By law of trespass, we are excluded from 92 per cent of the land and 97 per cent of its waterways, blocked by walls whose legitimacy is rarely questioned. But behind them lies a story of enclosure, exploitation and dispossession of public rights whose effects last to this day. The Book of Trespass takes us on a journey over the walls of England, into the thousands of square miles of rivers, woodland, lakes and meadows that are blocked from public access.

By trespassing the land of the media magnates, Lords, politicians and private corporations that own England, Nick Hayes argues that … More

OTD, August 1845, UK Parliament passed an enclosure act, taking away common land, & appointing enclosure commissioners who could enclose more land without submitting a request to Parliament. From the 17th to 20th centuries, the British government passed over 5,000 enclosure acts, enclosing 6.8 million acres of common land, which the public previously had rights to use. Often military force was used to crush anyone who resisted. The enclosures were a vital part of the development of capitalism, as they created a whole class of landless people who had no way of surviving other than selling their labour power – the working class.

“The law locks up the man or woman Who steals the goose off the common But leaves the greater villain … More

Book launch of ‘Plunder of the Commons’ with Guy Standing at The Printworks. Thursday 12th September. £2 OTD. We are losing the commons. Austerity and neoliberal policies have depleted our shared wealth; our national utilities have been sold off to foreign conglomerates, social housing is almost non-existent, our parks are cordoned off for private events and our national art galleries are sponsored by banks and oil companies. This plunder deprives us all of our common rights, recognized as far back as the Magna Carta and the Charter of the Forest of 1217, to share fairly and equitably in our public wealth.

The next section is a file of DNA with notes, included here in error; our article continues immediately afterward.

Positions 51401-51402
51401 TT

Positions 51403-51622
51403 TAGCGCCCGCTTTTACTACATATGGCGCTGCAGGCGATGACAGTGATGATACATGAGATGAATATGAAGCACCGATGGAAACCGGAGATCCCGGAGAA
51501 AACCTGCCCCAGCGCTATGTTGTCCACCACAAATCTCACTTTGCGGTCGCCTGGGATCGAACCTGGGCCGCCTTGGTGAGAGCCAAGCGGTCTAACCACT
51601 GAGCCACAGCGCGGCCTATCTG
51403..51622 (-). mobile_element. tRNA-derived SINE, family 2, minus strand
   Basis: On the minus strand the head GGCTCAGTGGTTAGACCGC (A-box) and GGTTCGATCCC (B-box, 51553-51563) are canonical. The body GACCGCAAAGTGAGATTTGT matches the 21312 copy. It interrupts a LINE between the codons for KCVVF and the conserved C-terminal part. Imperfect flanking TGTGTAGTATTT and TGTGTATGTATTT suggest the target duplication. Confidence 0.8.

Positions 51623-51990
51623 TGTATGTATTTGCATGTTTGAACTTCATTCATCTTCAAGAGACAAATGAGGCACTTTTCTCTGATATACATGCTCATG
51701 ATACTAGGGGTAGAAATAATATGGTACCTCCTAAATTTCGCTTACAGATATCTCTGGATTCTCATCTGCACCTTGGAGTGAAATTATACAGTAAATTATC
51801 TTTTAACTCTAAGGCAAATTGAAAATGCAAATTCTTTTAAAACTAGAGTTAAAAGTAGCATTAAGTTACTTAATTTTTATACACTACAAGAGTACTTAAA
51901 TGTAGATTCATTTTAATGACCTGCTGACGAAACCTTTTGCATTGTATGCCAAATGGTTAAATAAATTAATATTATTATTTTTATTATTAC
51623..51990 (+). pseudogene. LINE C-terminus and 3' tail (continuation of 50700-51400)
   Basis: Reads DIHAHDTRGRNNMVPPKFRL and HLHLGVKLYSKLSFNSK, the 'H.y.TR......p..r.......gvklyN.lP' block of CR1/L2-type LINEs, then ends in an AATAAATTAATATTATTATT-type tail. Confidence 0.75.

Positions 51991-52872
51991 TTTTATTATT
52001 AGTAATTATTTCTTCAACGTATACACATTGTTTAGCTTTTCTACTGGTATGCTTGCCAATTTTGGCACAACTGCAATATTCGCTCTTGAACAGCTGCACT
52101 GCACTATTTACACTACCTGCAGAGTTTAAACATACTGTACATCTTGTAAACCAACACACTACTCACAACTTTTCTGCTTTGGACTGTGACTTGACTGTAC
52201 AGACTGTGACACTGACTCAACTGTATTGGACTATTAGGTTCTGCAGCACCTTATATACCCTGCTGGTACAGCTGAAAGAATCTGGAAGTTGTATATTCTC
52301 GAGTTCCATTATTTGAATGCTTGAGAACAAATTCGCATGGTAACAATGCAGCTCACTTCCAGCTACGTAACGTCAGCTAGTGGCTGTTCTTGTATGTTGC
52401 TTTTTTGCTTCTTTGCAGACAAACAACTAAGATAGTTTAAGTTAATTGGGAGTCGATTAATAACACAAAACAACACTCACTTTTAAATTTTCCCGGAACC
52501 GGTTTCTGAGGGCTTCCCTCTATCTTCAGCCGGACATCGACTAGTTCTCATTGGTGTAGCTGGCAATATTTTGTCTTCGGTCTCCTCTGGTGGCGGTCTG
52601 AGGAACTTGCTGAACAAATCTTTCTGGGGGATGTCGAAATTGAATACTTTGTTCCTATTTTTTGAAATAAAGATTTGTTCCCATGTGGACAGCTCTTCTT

Guy Standing leads us through a new appraisal of the commons, stemming from the medieval concept of common land reserved … More

Born OTD in 1946, English writer and novelist, Jim Crace. Harvest tells the story of a remote English village as economic progress disrupts pastoral idyll following the Enclosure Act. The protagonist, Walter Thirsk, tells the story from his perspective, but in fact is rarely present when the events of the novel take place due to his injury that he sustains at the beginning of the novel. The story begins with the arrival of some strangers to the bounds of the village. Following the burning of the stables, a scapegoat is required as no-one wants to admit that one of their own was responsible. Hence a mob sets out in order to find evidence to blame these new arrivals. After a brief altercation with the three strangers, they are arrested by Master Kent and chained to the pillory for the week.

Throughout the novel the certainty of the land, the “busy, kindly, scented universe of crops and the unerring traces of … More

We are witnessing a new surge of interpersonal & institutional violence against women, including new witch-hunts. This surge of violence has occurred alongside an expansion of capitalist social relations. In this new work that revisits some of the main themes of Caliban & the Witch, Federici examines the root causes of these developments & outlines the consequences for the women affected and their communities. She argues that, no less than the witch-hunts in 16th-17th century Europe & the “New World,” this new war on women is a structural element of the new forms of capitalist accumulation.

These processes are founded on the destruction of people’s most basic means of reproduction. Like at the dawn of capitalism, … More